To what extent is the Colonial Church competent to decide authoritively the matters affecting her internal discipline and order?
How far is the Episcopate of the Parent Church authorised to overrule or disregard Acts of the Colonial Church done within the limits of her jurisdiction?
Greatly lamenting as I do the occasion which has given rise to the present Controversy and strongly sympathising with your Lordship in the original casus queretoe I cannot admit that we have been guilty of Setting at naught rules sanctioned by Catholic Authority nor venturing to write on behalf of Bishop Nevill can I admit that that prelate is in a hopelessly schismatical position. If the General Synod of New Zealand has fallen into error in its Judgment in your Lordship's case, that does not I respectfully submit constitute an Act of Schism. It is a misfortune incident to all human tribunals Civil and Ecclesiastical.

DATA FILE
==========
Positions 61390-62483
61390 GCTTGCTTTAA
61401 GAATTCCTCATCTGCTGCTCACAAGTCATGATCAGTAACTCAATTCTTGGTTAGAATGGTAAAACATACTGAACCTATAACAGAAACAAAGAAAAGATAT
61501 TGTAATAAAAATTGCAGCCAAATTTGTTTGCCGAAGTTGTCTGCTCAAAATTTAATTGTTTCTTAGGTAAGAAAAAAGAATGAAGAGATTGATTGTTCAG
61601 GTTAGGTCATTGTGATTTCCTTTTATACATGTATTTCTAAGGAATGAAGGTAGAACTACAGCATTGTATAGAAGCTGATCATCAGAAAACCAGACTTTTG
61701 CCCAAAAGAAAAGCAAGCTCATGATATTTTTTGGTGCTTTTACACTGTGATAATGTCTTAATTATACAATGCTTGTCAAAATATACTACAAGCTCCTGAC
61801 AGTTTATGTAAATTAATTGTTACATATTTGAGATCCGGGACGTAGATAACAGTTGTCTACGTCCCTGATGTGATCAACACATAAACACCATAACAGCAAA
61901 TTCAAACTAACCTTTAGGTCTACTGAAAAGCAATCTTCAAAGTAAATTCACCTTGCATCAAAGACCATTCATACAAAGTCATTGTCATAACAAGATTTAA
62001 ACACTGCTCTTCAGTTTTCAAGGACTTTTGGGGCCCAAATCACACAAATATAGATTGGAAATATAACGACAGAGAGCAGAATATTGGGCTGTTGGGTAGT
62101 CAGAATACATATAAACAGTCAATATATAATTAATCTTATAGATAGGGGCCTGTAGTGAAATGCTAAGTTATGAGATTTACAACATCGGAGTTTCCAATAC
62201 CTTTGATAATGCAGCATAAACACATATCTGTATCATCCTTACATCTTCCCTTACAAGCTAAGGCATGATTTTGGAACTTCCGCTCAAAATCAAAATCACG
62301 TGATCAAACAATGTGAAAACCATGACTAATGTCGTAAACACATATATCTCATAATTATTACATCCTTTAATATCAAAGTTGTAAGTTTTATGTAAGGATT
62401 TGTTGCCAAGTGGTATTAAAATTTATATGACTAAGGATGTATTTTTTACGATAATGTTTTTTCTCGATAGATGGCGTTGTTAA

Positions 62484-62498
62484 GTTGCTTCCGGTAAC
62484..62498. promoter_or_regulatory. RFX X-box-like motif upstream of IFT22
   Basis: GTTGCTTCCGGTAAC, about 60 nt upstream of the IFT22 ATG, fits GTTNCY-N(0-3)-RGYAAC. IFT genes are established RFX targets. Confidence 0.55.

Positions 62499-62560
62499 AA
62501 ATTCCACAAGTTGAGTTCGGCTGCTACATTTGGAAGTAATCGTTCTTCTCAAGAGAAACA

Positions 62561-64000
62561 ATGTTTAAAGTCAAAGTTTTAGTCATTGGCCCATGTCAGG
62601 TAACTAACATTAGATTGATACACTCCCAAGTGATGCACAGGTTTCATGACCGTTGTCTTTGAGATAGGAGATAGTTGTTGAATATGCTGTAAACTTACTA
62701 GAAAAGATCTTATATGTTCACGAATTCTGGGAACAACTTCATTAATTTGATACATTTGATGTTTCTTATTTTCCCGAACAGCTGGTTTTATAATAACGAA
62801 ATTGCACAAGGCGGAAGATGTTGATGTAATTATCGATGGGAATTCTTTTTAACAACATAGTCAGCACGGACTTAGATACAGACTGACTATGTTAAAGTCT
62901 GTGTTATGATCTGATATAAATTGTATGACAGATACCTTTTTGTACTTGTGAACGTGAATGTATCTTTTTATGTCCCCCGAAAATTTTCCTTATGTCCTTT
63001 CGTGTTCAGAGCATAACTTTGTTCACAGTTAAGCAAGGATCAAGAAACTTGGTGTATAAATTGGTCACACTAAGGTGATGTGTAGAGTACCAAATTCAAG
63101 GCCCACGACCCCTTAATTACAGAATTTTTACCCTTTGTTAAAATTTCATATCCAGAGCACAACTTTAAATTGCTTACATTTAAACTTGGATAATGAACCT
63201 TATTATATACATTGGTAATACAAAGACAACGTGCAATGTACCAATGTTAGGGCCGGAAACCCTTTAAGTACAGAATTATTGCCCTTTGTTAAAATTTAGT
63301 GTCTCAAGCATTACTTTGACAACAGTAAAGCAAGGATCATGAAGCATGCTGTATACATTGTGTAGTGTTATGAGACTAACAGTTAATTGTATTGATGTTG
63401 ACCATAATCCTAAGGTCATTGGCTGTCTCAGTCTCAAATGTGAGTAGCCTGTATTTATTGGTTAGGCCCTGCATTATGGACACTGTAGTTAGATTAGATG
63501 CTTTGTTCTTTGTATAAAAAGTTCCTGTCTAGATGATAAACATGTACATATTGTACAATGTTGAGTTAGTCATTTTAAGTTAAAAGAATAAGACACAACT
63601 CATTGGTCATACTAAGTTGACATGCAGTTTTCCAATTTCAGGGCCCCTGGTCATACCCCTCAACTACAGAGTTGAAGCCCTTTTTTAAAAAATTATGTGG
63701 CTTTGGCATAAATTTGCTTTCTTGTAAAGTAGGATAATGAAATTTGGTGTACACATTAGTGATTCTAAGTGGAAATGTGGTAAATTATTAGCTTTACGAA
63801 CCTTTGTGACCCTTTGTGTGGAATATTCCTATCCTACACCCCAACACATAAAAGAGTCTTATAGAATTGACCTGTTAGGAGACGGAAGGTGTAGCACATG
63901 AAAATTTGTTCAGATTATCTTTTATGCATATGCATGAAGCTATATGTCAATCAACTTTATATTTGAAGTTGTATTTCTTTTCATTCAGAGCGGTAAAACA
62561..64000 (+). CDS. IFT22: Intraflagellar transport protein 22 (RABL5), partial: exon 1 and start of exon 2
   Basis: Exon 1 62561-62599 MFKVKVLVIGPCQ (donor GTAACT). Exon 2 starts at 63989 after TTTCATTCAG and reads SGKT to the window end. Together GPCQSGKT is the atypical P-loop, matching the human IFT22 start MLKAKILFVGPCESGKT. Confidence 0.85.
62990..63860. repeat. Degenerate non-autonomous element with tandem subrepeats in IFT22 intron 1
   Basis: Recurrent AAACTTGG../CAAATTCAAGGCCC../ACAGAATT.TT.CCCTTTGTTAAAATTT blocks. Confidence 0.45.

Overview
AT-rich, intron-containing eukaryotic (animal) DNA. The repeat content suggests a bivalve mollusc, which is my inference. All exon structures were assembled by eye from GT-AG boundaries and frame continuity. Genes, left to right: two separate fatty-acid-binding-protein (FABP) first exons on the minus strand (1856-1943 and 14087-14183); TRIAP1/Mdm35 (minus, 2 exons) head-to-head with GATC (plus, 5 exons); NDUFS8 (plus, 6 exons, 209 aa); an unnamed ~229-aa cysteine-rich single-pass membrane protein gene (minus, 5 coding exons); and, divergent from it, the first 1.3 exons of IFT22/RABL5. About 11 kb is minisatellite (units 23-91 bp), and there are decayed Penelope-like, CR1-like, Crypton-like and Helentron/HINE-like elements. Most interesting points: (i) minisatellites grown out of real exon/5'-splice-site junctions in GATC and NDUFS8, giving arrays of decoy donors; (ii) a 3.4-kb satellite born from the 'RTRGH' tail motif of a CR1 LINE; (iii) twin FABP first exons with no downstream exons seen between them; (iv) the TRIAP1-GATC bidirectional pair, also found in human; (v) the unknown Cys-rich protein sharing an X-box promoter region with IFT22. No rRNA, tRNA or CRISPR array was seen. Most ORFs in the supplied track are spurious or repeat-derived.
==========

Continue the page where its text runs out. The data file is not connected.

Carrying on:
By claiming the right to decide such questions definitively and without appeal, we do not set up a claim to infallibility in any other sense or to any greater degree than is asserted by all Courts of competent authority in civil no less than Ecclesiastical affairs.
Judged according to the strict letter of the Canon-law of the Colonial Church I cannot admit that the decision of the General Synod is wrong. I do not ask your Lordship to accept that view only. I do ask that respect shall be paid to the decision of the highest authority in such matters, recognised by the Colonial Church however feeble it may be (and I am not presuming to place it upon a level with the Parent Church) it is indispensably necessary that it should maintain that authority in matters of discipline and order which properly belongs to it as a Provincial branch of the Catholic Church.'* [Footnote: * MS letter, Jenner Collection.]